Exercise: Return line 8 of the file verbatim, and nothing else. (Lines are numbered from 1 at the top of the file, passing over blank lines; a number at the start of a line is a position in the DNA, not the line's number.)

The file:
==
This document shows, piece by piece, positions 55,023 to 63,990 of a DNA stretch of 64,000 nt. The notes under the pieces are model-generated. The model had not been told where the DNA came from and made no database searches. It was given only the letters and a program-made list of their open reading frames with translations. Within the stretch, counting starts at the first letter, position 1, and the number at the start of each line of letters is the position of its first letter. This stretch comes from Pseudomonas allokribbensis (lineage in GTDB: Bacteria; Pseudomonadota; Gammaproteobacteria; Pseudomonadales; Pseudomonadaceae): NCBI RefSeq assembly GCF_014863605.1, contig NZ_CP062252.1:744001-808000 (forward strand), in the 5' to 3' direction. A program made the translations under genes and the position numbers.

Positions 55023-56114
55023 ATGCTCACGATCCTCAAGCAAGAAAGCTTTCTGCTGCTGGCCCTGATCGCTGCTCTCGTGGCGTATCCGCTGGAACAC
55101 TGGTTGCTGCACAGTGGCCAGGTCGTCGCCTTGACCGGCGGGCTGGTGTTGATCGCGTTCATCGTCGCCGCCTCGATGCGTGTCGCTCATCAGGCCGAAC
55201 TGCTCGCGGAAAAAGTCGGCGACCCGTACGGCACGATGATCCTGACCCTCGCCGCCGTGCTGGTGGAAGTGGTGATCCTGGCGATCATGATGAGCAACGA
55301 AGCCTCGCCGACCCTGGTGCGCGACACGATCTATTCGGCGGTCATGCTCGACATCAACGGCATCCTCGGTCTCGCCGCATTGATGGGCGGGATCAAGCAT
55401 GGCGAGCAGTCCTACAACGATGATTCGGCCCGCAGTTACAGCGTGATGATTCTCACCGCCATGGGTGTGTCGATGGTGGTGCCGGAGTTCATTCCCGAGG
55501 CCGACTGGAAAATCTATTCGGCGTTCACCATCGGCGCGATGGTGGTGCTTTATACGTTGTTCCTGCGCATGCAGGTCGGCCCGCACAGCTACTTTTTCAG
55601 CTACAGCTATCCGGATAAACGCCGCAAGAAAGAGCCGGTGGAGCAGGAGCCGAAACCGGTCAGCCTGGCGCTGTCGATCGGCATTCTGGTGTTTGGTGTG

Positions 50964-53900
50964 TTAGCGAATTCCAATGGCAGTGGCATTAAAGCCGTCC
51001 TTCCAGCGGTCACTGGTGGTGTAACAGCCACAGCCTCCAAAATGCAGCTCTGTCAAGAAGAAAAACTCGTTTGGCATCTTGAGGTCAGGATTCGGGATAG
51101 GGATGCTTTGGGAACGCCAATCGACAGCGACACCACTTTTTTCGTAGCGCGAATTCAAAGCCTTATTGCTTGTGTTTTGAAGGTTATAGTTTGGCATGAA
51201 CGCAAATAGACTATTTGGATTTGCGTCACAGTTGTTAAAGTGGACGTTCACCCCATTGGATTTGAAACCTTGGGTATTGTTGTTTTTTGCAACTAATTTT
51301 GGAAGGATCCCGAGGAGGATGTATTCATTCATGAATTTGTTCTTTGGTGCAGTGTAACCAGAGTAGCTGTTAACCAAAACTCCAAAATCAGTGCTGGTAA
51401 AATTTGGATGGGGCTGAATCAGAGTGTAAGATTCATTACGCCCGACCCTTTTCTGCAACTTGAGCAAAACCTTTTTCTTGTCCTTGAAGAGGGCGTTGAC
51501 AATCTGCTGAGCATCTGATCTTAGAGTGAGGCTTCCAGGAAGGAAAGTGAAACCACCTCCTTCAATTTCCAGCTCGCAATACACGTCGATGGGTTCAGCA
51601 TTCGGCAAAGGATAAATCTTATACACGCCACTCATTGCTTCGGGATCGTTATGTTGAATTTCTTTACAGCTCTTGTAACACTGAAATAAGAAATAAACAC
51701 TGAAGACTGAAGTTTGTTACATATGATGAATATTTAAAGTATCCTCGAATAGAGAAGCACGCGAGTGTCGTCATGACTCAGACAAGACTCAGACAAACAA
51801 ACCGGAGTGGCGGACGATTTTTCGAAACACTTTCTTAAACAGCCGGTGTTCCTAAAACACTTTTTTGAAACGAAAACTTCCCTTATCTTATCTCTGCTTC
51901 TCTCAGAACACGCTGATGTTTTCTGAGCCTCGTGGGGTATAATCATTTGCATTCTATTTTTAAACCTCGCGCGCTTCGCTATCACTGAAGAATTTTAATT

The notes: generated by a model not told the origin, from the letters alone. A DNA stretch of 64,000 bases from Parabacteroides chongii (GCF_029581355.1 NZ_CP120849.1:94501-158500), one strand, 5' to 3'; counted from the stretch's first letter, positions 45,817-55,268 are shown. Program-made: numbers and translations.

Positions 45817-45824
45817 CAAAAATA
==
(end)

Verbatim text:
55501 CCGACTGGAAAATCTATTCGGCGTTCACCATCGGCGCGATGGTGGTGCTTTATACGTTGTTCCTGCGCATGCAGGTCGGCCCGCACAGCTACTTTTTCAG